During my heart@work coaching sessions with my clients, we often talk about how they identify less and less with their careers. It just doesn’t define their human worth anymore. I understand that not everyone is ready for this. The pandemic has been in many ways so confronting too. For the first time you might have been forced and had the time to think “What do I want to do for myself?’”

Some people associate my work with a better “work-life balance”. I never liked this term. The truth is that work and life are on the same side, so they don’t need to be balanced. Everything is connected and interdependent in your life. Beginning with your state of being. If you have purpose and can bring your whole self to work, whether in-person or remote, you don't have to choose between success in our work and success in other parts of our lives.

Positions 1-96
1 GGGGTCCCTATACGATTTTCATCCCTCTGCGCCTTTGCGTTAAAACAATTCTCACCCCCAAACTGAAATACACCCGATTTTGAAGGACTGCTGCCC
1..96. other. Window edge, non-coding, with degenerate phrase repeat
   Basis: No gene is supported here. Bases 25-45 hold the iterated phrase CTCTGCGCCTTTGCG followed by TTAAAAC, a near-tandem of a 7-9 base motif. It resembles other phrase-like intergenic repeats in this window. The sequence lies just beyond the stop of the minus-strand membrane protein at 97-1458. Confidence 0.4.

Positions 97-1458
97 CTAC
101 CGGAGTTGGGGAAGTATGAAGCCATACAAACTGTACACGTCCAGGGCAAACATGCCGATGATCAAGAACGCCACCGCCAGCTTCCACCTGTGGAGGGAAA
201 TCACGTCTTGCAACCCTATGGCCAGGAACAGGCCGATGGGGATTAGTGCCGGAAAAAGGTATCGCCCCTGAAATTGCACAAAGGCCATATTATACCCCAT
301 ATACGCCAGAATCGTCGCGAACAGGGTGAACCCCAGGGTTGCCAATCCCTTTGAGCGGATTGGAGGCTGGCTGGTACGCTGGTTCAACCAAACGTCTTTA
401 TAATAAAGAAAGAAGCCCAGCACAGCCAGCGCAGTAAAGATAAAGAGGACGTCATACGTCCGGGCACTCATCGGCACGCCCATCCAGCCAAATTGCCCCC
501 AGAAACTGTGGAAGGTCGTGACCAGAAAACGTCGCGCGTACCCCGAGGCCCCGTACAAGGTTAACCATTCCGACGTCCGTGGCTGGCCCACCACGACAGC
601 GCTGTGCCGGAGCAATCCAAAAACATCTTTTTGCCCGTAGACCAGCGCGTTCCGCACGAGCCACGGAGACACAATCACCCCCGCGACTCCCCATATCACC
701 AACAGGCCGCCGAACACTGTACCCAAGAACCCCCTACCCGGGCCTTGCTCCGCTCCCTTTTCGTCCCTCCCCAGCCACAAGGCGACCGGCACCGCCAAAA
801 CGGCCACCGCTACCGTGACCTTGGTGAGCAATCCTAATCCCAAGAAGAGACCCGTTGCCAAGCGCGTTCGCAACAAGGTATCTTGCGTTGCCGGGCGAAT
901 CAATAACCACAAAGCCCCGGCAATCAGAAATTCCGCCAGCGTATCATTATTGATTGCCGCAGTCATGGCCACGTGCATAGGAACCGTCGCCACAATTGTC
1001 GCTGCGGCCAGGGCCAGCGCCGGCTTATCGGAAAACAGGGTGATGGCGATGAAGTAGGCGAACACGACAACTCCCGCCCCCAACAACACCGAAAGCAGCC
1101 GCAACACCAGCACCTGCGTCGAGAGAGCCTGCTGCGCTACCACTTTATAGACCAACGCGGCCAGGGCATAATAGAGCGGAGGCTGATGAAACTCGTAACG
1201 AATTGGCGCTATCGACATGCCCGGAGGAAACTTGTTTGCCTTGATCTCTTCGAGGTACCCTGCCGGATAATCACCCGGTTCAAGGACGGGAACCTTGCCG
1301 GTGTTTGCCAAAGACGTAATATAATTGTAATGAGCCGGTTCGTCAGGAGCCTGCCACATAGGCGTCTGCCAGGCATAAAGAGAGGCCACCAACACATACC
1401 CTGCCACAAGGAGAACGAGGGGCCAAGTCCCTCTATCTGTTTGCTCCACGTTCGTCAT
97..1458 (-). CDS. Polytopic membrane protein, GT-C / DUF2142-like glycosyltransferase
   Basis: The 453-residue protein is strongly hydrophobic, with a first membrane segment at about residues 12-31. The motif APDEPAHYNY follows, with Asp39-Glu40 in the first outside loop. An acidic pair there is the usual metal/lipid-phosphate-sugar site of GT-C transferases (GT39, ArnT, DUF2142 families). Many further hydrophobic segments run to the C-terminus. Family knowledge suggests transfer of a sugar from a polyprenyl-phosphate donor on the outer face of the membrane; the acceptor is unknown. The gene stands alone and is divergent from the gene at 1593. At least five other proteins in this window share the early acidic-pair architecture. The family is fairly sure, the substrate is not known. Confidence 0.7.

The future of work - the Lying Flat Movement

During a very interesting podcast of Tim Ferris, interviewing Jane McGonigal, a future-forecaster about “How to become the expert of your own future”, they share very interesting trends of The Great Resignation and the Lying Flat Movement in China. The Great Resignation started in the U.S., where workers have been quitting their jobs in record numbers since 2020. The Future Forum report published that this trend is extending to Europe, too. In January 2022, 53% of workers in France and 55% in Germany and Japan are open to looking for new jobs this year.

The Lying Flat Movement started in China with the younger generation quitting the hamster wheel, spawning a movement known as “lie flat”. Its adherents are tired of the stress that comes from working long hours. They are over the family and societal pressure to keep climbing the ladder. This will impact the way we live, how we define work, changing our entire society and the economy.